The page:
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Skywatch for the week of April 12, 2019


Tue Apr 16, 2019 DIRT ON THE MOON While you’re looking at the moon tonight, take a moment and think about all that dirt up there on its surface. Dirt on the moon is called regolith. So where’d all this dirt, sorry, regolith, come from? Now, dirt on the earth makes sense: we have lots of surface erosion, due to the action of wind, water, ice, and so on. But there’s no weather on the moon, so how come there’s dirt? Here’s a clue: you’ll never see a meteor in the moon’s sky, because there’s no air. Without an atmosphere, nothing stops those tiny bits of dust, (and believe me, outer space is littered with dust!) This debris is moving at a hundred thousand miles an hour and it pulverizes the moon. It’s like a very subtle form of sandblasting – lots of tiny bombardments that earth doesn’t experience, thanks to our atmosphere, which simply makes the dust vaporize high up, lighting up the sky where they become shooting stars.
Wed Apr 17, 2019 NAME THAT PLANET 2 Let’s play “name that planet.” I’ll give you the names of some of the features found on a particular planet, and you try to identify it. The first planet has features like Maxwell Mountain, Cleopatra, Amelia Earhart, Sacajawea, and Mead, plus two continent-sized land masses named Ishtar and Aphrodite. The planet is Venus, and its features are typically named after love goddesses or famous women in history. Now try, Tombaugh, Norgay Mountains, the Sputnik plains, Sleipnir, Tartarus, Balrog and Cthulhu. That would be Pluto. How about the plains of Utopia, Chryse and Amazonis, or the Hellas basin, the Tharsis bulge, the Argyre basin, the Mariner Valley or Mount Olympus? That’s Mars. Where do you find the Caloris basin, or craters named Lovecraft, Bach, Beethoven, Velazquez, Brahms, Cervantes, Chopin, Tolkien, van Gogh, Shakespeare or Mozart? These names of artists, musicians and writers can be found on Mercury.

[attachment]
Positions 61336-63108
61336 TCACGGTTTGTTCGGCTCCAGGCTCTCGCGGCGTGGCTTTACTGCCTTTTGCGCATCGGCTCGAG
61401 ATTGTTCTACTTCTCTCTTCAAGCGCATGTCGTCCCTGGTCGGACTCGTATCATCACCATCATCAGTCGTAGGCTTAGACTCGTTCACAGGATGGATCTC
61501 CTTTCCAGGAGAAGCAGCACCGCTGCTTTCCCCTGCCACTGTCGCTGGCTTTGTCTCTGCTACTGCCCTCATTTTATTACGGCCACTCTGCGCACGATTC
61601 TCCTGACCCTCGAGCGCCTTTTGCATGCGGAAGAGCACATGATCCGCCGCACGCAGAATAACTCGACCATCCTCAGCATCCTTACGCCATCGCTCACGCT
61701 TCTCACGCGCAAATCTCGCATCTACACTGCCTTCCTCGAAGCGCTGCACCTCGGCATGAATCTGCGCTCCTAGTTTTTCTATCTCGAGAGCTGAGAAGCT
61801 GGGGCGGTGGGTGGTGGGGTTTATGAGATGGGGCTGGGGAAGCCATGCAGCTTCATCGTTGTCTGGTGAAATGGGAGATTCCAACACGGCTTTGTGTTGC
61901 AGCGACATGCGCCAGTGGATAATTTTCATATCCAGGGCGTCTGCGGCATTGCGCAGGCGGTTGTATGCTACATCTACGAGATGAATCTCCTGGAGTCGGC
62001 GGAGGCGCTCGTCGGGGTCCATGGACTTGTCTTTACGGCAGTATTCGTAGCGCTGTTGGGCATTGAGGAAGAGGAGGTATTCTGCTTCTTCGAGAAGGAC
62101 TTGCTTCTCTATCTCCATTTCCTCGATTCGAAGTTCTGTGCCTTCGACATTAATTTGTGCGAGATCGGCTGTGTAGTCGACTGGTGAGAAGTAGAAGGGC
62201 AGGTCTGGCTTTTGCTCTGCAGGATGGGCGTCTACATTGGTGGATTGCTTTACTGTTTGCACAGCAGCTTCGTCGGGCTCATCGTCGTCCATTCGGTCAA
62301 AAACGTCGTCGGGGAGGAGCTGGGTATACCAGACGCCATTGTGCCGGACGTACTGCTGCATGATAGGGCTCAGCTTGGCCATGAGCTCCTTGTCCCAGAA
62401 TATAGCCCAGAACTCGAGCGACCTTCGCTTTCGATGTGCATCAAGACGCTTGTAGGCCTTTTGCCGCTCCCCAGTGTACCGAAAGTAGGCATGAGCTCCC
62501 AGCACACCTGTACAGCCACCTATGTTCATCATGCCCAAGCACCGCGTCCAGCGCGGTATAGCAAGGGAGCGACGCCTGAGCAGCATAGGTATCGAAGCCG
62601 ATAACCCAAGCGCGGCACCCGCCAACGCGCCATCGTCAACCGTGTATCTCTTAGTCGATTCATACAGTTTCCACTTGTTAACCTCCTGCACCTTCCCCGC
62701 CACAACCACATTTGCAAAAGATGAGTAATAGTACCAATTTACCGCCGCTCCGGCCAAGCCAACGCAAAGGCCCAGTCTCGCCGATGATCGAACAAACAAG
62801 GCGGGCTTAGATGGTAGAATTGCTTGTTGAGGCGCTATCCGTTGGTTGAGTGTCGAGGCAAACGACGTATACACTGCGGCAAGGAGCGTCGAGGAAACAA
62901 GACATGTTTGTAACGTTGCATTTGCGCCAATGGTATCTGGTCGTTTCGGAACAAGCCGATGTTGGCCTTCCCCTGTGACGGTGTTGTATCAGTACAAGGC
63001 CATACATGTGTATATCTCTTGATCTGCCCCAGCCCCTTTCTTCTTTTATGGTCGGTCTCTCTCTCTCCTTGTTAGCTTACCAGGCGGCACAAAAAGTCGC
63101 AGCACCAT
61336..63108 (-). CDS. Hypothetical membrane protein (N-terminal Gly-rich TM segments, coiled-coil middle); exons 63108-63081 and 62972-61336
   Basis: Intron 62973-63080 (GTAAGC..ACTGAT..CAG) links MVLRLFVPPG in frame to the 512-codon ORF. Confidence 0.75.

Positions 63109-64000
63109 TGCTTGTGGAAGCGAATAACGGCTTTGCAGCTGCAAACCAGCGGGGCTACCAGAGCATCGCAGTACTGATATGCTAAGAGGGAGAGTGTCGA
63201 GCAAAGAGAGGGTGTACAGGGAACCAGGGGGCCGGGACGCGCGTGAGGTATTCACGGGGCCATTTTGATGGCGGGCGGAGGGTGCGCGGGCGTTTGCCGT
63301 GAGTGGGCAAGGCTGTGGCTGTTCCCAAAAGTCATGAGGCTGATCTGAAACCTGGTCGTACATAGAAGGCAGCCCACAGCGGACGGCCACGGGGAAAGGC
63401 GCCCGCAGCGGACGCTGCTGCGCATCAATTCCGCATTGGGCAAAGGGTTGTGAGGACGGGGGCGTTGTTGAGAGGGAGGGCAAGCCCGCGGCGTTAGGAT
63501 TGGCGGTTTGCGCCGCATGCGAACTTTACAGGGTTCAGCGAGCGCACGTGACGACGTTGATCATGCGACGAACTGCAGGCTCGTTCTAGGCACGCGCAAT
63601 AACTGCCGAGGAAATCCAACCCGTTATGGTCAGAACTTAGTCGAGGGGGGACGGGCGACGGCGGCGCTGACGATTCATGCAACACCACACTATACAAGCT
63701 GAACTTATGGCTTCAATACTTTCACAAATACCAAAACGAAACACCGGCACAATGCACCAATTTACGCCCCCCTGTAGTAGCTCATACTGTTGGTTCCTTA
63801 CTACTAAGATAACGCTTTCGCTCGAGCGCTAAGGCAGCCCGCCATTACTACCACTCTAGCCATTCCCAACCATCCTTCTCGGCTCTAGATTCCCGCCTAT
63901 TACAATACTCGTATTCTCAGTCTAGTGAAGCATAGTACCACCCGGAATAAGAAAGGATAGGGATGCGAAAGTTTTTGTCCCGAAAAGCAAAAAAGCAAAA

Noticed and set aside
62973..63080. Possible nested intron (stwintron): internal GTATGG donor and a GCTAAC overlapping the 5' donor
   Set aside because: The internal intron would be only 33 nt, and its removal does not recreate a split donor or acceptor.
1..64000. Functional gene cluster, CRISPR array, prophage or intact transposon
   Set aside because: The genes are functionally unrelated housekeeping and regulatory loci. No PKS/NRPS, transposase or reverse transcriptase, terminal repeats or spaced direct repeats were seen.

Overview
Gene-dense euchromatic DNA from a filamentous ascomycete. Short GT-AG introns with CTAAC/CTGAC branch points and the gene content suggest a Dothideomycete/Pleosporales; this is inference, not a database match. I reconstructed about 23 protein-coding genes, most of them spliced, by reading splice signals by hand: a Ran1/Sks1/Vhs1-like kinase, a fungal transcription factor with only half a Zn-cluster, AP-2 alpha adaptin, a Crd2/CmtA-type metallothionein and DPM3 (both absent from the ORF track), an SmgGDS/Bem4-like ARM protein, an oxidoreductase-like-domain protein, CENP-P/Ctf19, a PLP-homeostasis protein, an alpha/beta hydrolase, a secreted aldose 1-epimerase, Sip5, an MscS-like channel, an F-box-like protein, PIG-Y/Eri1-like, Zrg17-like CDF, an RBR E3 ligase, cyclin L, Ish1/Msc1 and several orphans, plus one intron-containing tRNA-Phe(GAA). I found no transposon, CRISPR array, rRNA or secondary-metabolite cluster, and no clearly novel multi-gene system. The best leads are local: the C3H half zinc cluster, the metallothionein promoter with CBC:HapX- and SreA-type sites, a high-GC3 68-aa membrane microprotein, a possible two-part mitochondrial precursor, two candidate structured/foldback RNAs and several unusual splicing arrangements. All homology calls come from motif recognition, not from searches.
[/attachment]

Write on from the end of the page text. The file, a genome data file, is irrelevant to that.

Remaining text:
Thu Apr 18, 2019 STEAM TALK: COMFORTABALY NUMB Dr. James Agnew, who teaches biology here at Indian River State College, will be giving a talk Saturday afternoon at IRSC’s Hallstrom Planetarium. It’s part of our new “Saturday Afternoon Steam Talks” series, and it starts at 4 pm. The lecture is titled, “Comfortably Numb: The History and Science of Anesthesiology,” and in it, Dr. Agnew will discuss some of the early methods of relieving pain during operations and visits to the dentist’s office, and how modern anesthesiology is being practiced today. After his talk, there will be a short presentation in the planetarium theater where I will show you some stars and constellations that are currently visible in the evening skies of April. This talk is free, and everyone is invited. Again, the lecture is at 4 pm on Saturday, April 20th in the Hallstrom Planetarium theater on the Fort Pierce of Indian River State College.
Fri Apr 19, 2019 APRIL’S FULL MOON The moon is full tonight. This is the first full moon since the beginning of Spring, so it’s called the Paschal moon, which determines when Passover and Easter occur each year. Easter always occurs on the Sunday following the first full moon of the spring season, it’s what folks used to call, a “moveable feast,” because the date of the observance changes from year to year. Last month, the full moon happened just a few hours before spring, so Easter was delayed until this coming Sunday. Since spring is underway, the Sioux Indians call April’s full moon, the Moon of Greening Grass; to the Winnebago, it is Planting Corn Moon. The Mohawk knew it as “Onerahtokha,” the budding time, which is similar to the Kiowa’s Leaf Moon, as this is the time of year when new leaves form on trees. The Cheyenne Indians speak of it as the Moon When the Geese Lay Eggs. And to the Cherokee it is the moon when ducks return.